Regarding the process of worship in its true light, one has to recognise that pūja is done between equals. It is the process of the bhagavān (worshipped) and the bhakta (worshipper) becoming one. The fundamental difference between the worship in a Hindu temple and semitic places of worship is this idea of unity of the murţi (ideal) and the upāsaka (devotee). The archaka defeat the mānava śarīra (that is to say, transcend the corporeal form) using mantra and assume mantra sharīra (energy or vibration conveyed by the specific incantation) according to the mantra ādi devatā (characteristics or representation of the ideal invoked by the incantation) and does the pūja. The pūja will produce desired effects only if due process is observed. Even the flowers used in the temples have medicinal properties. Prasāda (offering blessed by the deity) from the temples is believed to have the power to cure illnesses, and all classes of people served a portion of it for the desired effect. The construction and preservation of the temples was intended for the welfare of humanity.

Coming to the structure of a temple building, depending on the expanse of the temple from the sanctum sanctorum where the deity is established (prāña pratiśthā), there can be up to seven doors. The sanctum sanctorum is surrounded by a nalambalam and then the fortification.  The size of the citadel varies according to the scale and significance of the temple. Defensive fortification surrounded the temples while the palaces of the royals remained unfortified like any of the other houses. The kings and members of the ruling class did not live in fortified precincts. The Travancore Royals had many palaces, but none had massive walls and fortifications. However, Sri Padmanabha Swami temple is encircled by a protective bastion. In Shuchindram, the fort walls are surrounded by deep moats.  Temples served as the repositories or the treasury of the ancient times. Interestingly, no such wealth has been found in the Palace or living quarters of any royalty. The Ruling Class did not maintain any reserve for themselves. Hence, they lost all material wealth once they lost power to the modern democracy.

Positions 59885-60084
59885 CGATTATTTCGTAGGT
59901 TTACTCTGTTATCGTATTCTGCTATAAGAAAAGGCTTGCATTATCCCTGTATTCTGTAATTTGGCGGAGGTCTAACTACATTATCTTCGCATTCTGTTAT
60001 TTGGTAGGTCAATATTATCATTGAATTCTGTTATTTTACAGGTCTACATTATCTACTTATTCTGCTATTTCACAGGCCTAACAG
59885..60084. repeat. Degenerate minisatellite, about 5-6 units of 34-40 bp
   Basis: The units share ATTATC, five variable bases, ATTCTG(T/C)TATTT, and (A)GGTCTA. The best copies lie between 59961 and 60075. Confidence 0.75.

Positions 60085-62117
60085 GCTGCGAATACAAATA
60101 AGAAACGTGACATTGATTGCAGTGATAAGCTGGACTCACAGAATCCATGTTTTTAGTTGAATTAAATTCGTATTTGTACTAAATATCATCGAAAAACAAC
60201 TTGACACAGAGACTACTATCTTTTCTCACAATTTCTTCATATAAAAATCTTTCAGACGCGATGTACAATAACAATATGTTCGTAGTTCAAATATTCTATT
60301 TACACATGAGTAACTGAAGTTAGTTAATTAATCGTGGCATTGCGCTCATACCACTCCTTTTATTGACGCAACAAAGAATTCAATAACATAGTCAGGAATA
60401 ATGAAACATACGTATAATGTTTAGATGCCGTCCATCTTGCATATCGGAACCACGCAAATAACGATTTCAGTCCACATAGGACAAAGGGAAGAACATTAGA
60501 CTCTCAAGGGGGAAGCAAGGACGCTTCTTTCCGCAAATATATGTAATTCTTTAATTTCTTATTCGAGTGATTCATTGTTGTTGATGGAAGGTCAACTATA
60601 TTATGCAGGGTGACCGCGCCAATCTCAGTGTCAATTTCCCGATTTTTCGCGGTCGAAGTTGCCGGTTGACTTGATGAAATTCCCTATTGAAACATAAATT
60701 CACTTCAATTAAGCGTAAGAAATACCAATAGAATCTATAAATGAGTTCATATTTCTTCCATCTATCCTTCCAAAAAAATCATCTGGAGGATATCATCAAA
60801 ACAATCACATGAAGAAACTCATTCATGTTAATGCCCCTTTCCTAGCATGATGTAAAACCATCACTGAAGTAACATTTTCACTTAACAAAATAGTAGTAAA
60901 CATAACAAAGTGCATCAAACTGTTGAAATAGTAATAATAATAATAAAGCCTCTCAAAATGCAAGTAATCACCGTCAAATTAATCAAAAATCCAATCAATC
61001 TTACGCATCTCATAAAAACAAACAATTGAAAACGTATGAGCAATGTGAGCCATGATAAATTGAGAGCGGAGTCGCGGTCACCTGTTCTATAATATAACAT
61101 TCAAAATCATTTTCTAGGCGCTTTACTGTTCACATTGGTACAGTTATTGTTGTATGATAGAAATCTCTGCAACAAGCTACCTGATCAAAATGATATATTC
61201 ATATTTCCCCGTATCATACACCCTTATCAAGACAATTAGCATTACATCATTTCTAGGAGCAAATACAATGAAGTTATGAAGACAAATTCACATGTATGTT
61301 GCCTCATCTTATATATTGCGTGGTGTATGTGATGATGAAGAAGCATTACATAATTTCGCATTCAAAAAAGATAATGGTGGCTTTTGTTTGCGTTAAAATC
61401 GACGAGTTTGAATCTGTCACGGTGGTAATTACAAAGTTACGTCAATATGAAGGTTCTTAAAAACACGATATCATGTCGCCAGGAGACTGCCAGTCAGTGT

Theyyam (Source: KeralaTourism)

It is this civilisation that nurtured the culture in which the entire society including the king, the layman, as well as the priest prostrated before a person from the so-called ‘lower caste’ who performed the divine rituals of theyyam (propitiation of the deity with dance) and padayani (ritual dance with masks performed in mother goddess temples), velićappadu (ritual enactment of mythology by oracles accompanied by auguries), etc. They believed the oracle and blindly followed him to manage the calamities that may have affected the land, ruler and the people.  The Brahmins who do the pūja in these temples wearing a single loin cloth, who eat the simpler naivedyam (offering to deity) have been the keepers of the valuable treasure in the temple. They lived in piety without touching the riches. We must learn to recognise this richness of traditions of our civilisation. Not even the members of the royal family of Travancore were fully aware of the enormous amount of the wealth kept in the temple.

‘Padayani’ (Source: TheHindu)

That is why the news about the reserve at Sri Padmanabha Swami temple came as a big surprise for the modern world.